Republicans secured the state Supreme Court majorities in North Carolina and Ohio on Tuesday in races that could decide which party controls Congress over the next decade.
The GOP picked up two Democratic-held seats in North Carolina to claim a 5-2 majority. In Ohio, Republicans held on to all three seats to maintain a 4-3 edge.
The high courts in both states rejected Republican-drawn maps ahead of the 2022 elections. Both states are set to redraw their congressional maps again over the next few years, and holding a state Supreme Court majority could make it easier for GOP lawmakers to craft preferable lines.
The elections could have broad ramifications for state laws, but the Republican State Leadership Committee made clear in statements that redistricting was their top concern.
“Tonight’s result in North Carolina is a resounding rebuke of Eric Holder’s sue until its blue gerrymandering scheme,” RSLC President Dee Duncan said of Holder, the former U.S. attorney general who serves as chairman of the National Democratic Redistricting Committee.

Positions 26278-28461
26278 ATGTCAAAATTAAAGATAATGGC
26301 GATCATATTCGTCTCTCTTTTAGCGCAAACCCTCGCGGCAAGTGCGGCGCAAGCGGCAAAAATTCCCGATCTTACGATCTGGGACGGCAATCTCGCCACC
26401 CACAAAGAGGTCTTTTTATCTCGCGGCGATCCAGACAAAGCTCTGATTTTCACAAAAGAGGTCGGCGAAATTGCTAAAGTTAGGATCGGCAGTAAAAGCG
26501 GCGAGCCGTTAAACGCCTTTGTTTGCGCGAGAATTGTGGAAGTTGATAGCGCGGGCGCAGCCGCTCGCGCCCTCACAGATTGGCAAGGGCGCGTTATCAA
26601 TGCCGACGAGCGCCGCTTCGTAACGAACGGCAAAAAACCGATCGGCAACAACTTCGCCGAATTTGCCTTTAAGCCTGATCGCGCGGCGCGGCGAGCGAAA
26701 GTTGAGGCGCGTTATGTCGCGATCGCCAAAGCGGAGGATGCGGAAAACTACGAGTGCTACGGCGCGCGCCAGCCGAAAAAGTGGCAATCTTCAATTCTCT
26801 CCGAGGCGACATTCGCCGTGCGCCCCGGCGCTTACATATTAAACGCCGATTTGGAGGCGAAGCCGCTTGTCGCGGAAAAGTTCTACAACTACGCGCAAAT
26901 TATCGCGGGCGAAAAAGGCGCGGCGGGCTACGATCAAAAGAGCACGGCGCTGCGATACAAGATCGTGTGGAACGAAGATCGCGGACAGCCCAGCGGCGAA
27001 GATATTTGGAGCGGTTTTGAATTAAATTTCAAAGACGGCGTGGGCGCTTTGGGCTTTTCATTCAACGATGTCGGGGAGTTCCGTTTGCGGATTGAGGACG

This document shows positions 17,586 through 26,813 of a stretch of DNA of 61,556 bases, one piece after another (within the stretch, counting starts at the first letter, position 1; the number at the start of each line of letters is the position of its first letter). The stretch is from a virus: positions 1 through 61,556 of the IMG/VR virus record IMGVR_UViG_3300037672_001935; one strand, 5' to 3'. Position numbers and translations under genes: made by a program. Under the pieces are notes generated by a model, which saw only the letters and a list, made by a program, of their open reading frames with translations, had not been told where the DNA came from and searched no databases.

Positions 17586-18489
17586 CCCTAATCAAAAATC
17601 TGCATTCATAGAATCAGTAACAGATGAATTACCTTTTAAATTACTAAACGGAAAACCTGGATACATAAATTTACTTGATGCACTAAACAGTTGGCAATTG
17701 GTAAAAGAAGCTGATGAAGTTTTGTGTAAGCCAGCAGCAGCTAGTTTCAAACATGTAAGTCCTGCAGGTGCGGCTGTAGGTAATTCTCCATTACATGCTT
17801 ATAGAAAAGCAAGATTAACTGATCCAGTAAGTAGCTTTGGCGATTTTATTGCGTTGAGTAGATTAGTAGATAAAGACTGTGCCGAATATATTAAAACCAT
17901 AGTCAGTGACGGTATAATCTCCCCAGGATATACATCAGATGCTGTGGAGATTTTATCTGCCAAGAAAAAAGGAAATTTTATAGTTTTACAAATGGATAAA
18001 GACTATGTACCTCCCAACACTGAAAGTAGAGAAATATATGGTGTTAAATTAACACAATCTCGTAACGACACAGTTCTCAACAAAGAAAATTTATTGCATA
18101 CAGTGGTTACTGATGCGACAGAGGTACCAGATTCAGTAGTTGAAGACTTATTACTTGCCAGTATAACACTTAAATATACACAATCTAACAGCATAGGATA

In North Carolina, Richard Dietz (R) won an open seat and Trey Allen (R) unseated Justice Sam Ervin (D).
In Ohio, Republicans already held the majority on the state Supreme Court. But Chief Justice Maureen O’Connor, a Republican, had sided with the Democratic justices to strike down maps drawn by the Republican-controlled redistricting commission.
O’Connor was ineligible to run again because of Ohio’s judicial age limit. She will be replaced by Justice Sharon Kennedy (R), who defeated Justice Jennifer Brunner (D). Gov. Mike DeWine (R) can appoint Kennedy’s replacement.
Justices Pat Fischer (R) and Pat DeWine (R) were re-elected in the other two races.
The RSLC said it invested $2 million on independent expenditures in the Ohio court’s three races through its Judicial Fairness Initiative.